Rev. Jim Flagg of First Methodist Humble

As you read this, I hope all you fathers and father figures had a wonderful Father’s Day. I am painfully aware Father’s Day doesn’t get the same press as Mother’s Day. I mean the card, flower and jewelry industry doesn’t make the same money on Dad, so it doesn’t have all the hoopla … apparently, the role of father is not as sentimental as the role of mother (I’m OK with that). But Dads do have their own style. If Mom is known for sentiment, Dads are known for “dad jokes” and there are some real groaners like: “What do you call it when Batman skips church?” Answer: Christian Bale or “What time did the man go to the dentist?” Answer: Tooth hurt-y. You can find all kinds of examples online.

While Dads are known for such jokes, the role of father is not a joke. Too many sitcoms and movies portray fathers as either bumbling idiots or a menace. Too many fathers have acquiesced their role and to the detriment of their children. Research has shown disturbing trends when a son or daughter is deprived of a father figure in life. Dad-deprived boys tend to be less empathetic, more depressed and more disobedient. It also makes them vulnerable to strong, destructive alpha males (i.e., gang leaders and drug dealers). It is just as bad for Dad-deprived girls. They tend to have self-esteem issues and struggle to build and maintain relationships. Dad-deprived women are more likely to have eating disorders and are more prone to depression.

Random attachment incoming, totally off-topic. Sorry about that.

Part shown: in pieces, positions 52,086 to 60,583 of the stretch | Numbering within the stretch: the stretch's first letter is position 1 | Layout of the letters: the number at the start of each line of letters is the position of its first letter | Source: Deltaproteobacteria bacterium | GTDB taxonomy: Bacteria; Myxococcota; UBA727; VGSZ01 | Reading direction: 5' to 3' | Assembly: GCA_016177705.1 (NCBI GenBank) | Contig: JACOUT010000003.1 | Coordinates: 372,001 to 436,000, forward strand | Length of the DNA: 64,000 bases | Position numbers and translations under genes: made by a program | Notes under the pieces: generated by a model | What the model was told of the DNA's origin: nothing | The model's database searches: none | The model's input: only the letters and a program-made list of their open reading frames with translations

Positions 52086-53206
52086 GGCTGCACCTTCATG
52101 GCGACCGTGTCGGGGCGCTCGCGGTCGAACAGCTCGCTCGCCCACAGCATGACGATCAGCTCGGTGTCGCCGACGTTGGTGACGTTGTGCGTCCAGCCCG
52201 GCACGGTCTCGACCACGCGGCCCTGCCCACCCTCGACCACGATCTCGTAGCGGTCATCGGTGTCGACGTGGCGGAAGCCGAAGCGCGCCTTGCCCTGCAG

Dads, from you, your son learns what it means to be a man and to feel like they are one. Psychologist Warren Farrell writes, “To an eight-year-old boy, their father is a god.” Dads, you teach your sons how to treat women and who God is and how to relate to him. Dads, your role is a serious one. How are you doing?

Dad, from you, your daughters learn what to look for in a man and an expectation for how she should be treated. Your daughter receives a sense of self-esteem and self-worth. From a father, a daughter receives love and affection in positive ways that help her grow. A daughter’s daddy is her protector, provider and her prince in shining armor. Dads, are you living into this role?

I am painfully aware of the growing number of single parent homes, usually mom, trying to hold the family together. Too often fathers fail to live into the role God designed for fathers within a family … some by abandoning the role altogether and others through abuse and mistreatment. In such times, their presence is endangering their families. This is where the church, school mentors, coaches, extended family, and friends step in. Now more than ever we need to live into the African proverb which states, “It takes a village to raise a child.”

Every dad is going to make mistakes, we are only human, but to all those fathers and father figures who keep plugging along loving, protecting, and guiding your children, I pray God’s blessings, wisdom and guidance. You are so needed … no joke.

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